Explore this report using our web mapping application.

Or, you can download the full report here.

Read the Jobs-Housing Balance in Egohoods in Southern California

A challenge for any region is matching the location of where residents live and where jobs are located.  On the one hand, residents typically prefer not to be too close to industrial or commercial sites.  On the other hand, residents typically do not want to be too far from jobs, as this implies longer commute times. This report highlights trends in jobs-housing balance in Southern California since 2002 and offers some methodological improvements in analyzing this indicator of urban sustainability.

Download the full report here.

 

Explore the web app on Jobs-Housing Balance in Egohoods in Southern California

WebMapHousingEgoClick here for a web mapping application that allows you to explore job-housing balance at the neighborhood level using the 2.5 mile area around each block.  This application corresponds to MFI’s Quarterly Report “Jobs-Housing Balance in Egohoods in Southern California.”

“Los Angeles employment concentration in the 21st century” published in Urban Studies

fig3A component of the MFI research team’s work on employment concentration in Southern California has recently been published in the journal Urban Studies.  Authors Kevin Kane, John Hipp, and Jae Hong Kim use high-resolution data and spatial statistical techniques to illustrate that numerous changes lie beneath the surface of employment center evolution in Los Angeles from 1997-2014.  A web mapping application and video describe this broader research project, and can be found here: http://mfi.soceco.uci.edu/category/quarterly-report/detecting-job-density-over-time/.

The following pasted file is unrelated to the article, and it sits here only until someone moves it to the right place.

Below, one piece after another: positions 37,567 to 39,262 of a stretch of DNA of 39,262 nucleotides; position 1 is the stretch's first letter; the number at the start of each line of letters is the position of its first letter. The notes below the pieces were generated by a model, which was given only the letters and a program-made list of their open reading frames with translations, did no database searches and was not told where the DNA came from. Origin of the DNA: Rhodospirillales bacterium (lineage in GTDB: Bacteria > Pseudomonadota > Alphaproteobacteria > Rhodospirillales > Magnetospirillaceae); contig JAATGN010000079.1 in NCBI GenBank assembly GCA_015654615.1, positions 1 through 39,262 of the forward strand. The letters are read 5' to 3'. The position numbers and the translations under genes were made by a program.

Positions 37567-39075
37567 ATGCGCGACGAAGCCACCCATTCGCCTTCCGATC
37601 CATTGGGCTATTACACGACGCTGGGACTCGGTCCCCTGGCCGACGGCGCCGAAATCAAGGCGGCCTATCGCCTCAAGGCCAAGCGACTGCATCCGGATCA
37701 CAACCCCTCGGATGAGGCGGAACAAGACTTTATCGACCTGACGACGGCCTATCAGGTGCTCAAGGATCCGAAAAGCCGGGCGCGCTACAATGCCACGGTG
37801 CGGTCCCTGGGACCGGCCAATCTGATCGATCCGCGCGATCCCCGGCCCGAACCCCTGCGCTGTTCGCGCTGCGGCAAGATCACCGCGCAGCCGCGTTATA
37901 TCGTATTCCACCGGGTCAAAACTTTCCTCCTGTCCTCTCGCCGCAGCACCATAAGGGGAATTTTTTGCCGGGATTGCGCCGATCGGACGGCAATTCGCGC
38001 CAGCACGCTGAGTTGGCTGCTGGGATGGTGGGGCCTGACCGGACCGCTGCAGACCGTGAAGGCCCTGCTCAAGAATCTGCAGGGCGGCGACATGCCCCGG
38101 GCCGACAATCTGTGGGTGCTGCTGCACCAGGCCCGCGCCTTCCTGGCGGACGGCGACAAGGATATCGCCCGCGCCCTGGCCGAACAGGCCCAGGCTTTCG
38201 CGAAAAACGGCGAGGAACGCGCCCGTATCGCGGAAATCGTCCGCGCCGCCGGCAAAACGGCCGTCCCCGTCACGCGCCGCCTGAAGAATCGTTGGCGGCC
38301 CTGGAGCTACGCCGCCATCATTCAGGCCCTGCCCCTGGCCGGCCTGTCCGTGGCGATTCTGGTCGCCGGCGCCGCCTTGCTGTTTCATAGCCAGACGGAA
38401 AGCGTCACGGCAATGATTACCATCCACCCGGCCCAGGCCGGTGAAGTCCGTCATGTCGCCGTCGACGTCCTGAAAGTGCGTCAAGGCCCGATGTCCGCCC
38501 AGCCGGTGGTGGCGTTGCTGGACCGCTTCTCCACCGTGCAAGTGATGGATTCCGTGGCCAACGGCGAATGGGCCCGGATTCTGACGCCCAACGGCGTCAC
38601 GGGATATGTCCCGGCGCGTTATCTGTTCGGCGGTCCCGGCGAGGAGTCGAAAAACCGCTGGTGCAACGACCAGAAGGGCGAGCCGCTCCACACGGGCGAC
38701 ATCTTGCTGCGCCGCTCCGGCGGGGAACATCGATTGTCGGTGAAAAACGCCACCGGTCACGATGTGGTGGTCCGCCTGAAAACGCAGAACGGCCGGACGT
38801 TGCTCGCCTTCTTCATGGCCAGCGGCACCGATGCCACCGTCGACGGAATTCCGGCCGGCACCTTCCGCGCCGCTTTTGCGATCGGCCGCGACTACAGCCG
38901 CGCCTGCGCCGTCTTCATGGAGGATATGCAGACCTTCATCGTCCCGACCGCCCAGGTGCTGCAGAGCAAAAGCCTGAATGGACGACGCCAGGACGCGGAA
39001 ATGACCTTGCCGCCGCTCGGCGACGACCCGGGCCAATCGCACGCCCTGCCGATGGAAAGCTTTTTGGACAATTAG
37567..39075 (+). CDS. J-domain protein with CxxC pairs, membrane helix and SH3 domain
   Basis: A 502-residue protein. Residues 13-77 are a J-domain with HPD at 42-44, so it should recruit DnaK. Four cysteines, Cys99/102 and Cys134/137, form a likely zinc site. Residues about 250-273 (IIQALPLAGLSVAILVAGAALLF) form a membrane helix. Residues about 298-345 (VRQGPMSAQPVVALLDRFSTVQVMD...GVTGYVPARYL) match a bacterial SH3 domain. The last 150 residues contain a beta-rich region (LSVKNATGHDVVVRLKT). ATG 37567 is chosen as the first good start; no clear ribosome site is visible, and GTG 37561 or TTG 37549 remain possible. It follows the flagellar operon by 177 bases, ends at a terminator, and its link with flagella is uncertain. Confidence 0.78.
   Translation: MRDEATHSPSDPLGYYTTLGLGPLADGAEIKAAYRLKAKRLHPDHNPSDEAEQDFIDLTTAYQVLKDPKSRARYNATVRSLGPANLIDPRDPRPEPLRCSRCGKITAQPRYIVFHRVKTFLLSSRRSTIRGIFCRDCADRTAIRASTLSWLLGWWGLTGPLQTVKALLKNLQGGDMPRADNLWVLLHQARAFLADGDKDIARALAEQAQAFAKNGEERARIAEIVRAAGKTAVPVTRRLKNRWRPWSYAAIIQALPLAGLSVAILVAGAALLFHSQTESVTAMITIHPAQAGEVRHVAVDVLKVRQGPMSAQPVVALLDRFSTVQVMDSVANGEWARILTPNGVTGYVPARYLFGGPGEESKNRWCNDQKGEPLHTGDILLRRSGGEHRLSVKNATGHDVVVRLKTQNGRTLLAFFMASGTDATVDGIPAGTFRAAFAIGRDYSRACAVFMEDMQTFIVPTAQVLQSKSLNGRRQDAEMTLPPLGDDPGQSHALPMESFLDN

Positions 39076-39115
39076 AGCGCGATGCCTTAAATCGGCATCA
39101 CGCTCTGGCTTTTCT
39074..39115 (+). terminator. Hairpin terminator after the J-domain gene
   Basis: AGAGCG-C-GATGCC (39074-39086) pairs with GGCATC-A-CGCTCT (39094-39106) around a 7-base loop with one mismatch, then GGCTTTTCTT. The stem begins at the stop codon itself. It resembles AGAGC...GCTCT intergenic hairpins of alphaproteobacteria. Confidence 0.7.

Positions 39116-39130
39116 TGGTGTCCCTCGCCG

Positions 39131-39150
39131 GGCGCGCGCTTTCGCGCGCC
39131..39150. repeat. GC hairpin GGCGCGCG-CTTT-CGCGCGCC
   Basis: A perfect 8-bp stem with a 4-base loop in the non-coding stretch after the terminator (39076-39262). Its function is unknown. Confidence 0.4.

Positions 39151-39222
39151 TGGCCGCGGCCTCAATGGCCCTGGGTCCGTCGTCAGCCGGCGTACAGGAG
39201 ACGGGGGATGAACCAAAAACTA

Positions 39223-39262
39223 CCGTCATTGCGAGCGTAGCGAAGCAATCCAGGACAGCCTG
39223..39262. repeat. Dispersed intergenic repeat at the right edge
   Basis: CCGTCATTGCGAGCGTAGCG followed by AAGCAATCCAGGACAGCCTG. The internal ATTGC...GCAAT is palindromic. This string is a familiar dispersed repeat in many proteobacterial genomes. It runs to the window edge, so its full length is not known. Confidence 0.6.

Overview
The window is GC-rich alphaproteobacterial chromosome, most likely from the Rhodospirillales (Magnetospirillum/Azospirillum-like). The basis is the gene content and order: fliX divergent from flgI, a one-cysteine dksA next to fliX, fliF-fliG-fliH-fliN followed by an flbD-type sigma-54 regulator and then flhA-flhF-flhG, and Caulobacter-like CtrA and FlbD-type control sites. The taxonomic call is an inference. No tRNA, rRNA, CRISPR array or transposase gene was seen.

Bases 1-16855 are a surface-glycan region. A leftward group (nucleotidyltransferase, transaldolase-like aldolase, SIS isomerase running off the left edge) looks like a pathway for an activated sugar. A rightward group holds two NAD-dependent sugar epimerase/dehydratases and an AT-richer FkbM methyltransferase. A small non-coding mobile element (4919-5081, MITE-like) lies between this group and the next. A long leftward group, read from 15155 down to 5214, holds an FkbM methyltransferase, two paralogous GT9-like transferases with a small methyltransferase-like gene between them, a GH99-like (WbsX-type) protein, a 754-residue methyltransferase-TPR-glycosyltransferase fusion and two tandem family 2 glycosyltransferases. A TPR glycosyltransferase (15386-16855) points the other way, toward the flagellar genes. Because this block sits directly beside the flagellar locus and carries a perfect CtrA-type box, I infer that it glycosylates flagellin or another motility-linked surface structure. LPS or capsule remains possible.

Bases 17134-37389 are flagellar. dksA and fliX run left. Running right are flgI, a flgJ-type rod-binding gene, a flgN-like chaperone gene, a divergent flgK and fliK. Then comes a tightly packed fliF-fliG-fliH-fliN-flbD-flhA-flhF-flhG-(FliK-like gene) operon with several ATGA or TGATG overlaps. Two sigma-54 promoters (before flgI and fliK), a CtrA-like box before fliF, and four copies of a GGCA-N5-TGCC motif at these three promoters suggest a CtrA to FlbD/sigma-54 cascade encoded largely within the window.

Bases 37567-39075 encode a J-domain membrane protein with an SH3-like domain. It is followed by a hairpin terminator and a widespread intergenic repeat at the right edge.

MFI Presentation to the Southern California Association of Government’s Regional Council Meeting

On Thursday, September 29, 2016 Dr. John Hipp and Dr. Kevin Kane presented cutting-edge research focusing on different dimensions of the Southern California region, and the consequences for neighborhoods in the region to the Southern California Association of Government’s Regional Council Meeting.

The presentation focused on the research findings of the most recent MFI Quarterly Reports:

Watch the MFI Research Team provide further insight on the findings and answer questions.

Quarterly Report on Neighborhood Mixing and Economic Dynamism

We typically think of neighborhoods as fairly homogeneous areas within cities.  Nonetheless, some neighborhoods are highly mixed and others are not based on things like income, racial composition, age, land use, and the type of housing they contain.  We analyze mixing across these dimensions in Southern California, then ask what are the consequences of mixing for economic dynamism in neighborhoods.  Explore this report using our web mapping application, or download the full report here.

 

The Metropolitan Futures Initiative (MFI) Quarterly Report Webinar

On Tuesday, August 9, 2016 Dr. John Hipp and Dr. Kevin Kane presented cutting-edge research focusing on different dimensions of the Southern California region, and the consequences for neighborhoods in the region.

The webinar focused on the research findings of the most recent MFI Quarterly Reports:

Watch the MFI Research Team provide further insight on the findings and answer questions.